• Meeting at NATO HQ on Sweden’s membership: Top officials from Turkey and Sweden head to NATO’s headquarters to examine Turkish President Recep Tayyip Erdogan’s objections concerning the Nordic country’s membership application. Officials from Finland will also be present, having joined NATO in April after addressing Turkish concerns. Turkey accuses Sweden of being too lenient against militant Kurdish groups.

• 16 dead in Johannesburg gas leak: A gas leak near Johannesburg, South Africa has killed at least 16 people, including three children. Toxic gas leaked from a cylinder used in suspected illegal mining activities to process gold.

• 5 arrested in Hong Kong for allegedly aiding dissidents abroad: Five people between the ages of 24 to 28 have been arrested in Hong Kong on suspicion of financially aiding activists abroad. They were detained for conspiracy just days after the Hong Kong police offered bounties of 1 million Hong Kong dollars ($128,000) on 8 pro-democracy activists in self-exile in countries like the U.S., Britain and Australia.

• Trump doxxes Obama, gunman arrested near address: Just hours after former U.S. President Donald Trump posted former President Barack Obama’s alleged home address on his social media platform, an armed man was arrested near the property. Taylor Taranto, 37, who was a part of the Jan. 6 Capitol riots, was arrested with firearms in his vehicle. On a YouTube live stream, he said that he was looking for “entrance points” to get a “good angle on a shot,” while in the Washington neighborhood where Obama lives.

• Greta Thunberg charged with disobeying police at protest: Swedish climate activist Greta Thunberg has been charged with disobeying law enforcement. She refused to leave a climate protest where activists were stopping traffic in the oil terminal of the port in Malmö, Sweden on June 19. If convicted, the 20 year old could be fined or receive up to six months in prison for disobeying a police order.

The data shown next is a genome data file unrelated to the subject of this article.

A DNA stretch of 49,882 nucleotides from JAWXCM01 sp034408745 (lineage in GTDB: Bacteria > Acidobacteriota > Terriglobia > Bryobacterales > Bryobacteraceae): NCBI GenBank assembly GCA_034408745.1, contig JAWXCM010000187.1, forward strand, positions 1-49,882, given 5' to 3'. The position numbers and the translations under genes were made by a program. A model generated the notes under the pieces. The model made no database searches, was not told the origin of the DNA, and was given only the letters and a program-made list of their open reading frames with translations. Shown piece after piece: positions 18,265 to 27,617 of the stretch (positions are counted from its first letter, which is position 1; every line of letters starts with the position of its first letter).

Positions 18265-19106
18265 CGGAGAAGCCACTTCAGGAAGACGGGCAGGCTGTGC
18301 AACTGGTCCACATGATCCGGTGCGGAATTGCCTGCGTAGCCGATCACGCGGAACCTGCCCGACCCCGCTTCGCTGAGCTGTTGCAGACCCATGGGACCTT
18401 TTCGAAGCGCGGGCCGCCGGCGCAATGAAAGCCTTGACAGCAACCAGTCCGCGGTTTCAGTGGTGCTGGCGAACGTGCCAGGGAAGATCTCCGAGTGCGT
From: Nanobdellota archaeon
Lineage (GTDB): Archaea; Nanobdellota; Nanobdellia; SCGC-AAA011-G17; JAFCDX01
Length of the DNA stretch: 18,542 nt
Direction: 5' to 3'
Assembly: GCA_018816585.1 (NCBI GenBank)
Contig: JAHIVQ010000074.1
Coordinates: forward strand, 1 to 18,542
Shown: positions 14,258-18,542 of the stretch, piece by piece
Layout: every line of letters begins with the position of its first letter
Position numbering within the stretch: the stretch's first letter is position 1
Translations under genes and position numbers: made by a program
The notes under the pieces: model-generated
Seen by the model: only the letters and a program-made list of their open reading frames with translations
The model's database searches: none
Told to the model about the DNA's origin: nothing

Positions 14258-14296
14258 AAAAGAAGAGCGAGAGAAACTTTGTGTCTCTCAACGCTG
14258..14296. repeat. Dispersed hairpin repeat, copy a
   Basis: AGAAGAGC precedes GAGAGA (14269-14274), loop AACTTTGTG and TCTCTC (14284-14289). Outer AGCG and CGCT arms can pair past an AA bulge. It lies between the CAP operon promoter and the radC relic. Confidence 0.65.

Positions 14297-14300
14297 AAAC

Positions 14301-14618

• Dutch schools to ban mobile phones: As of January, high schools in the Netherlands plan to ban all mobile phones, saying that they distract students. The ban is not legally enforceable by the Dutch government, but may become so in the future as they monitor the effects of the experiment. Some students argue that phones are often used in the classroom as a work tool.


A one-month truce between the National Liberation Army (ELN), Colombia’s last active rebel group, and the country’s government is starting today, ahead of a full ceasefire in August. After nearly 60 years of conflict, the ELN said it would “stop all offensive military action against the armed forces and the police in all national territory.” But Bogotá-based daily El Espectador questions the group’s commitment, noting that the Colombian Army suspects the ELN is responsible for this week’s kidnapping of a sergeant and her two children, while four policemen were killed by members of the guerrilla group, on the day the ceasefire was announced.


10 million

Meta’s new Threads app registered 10 million sign-ups in the seven hours that followed its launch, according to chief executive Mark Zuckerberg. The text-based conversation app, presented as the place where “communities come together to discuss everything from the topics you care about today to what’ll be trending tomorrow” is seen as a major rival to Twitter, which has been struggling since billionaire entrepreneur Elon Musk took over in October last year.


Vilnius, a city becomes an open-air classroom

Vilnius, the capital of Lithuania, is taking school outdoors and making the whole city a learning place. Along the way, students' motivation increases and their relationship with the city becomes more participatory, reports Catarina Pires for Lisbon-based news website Mensagem.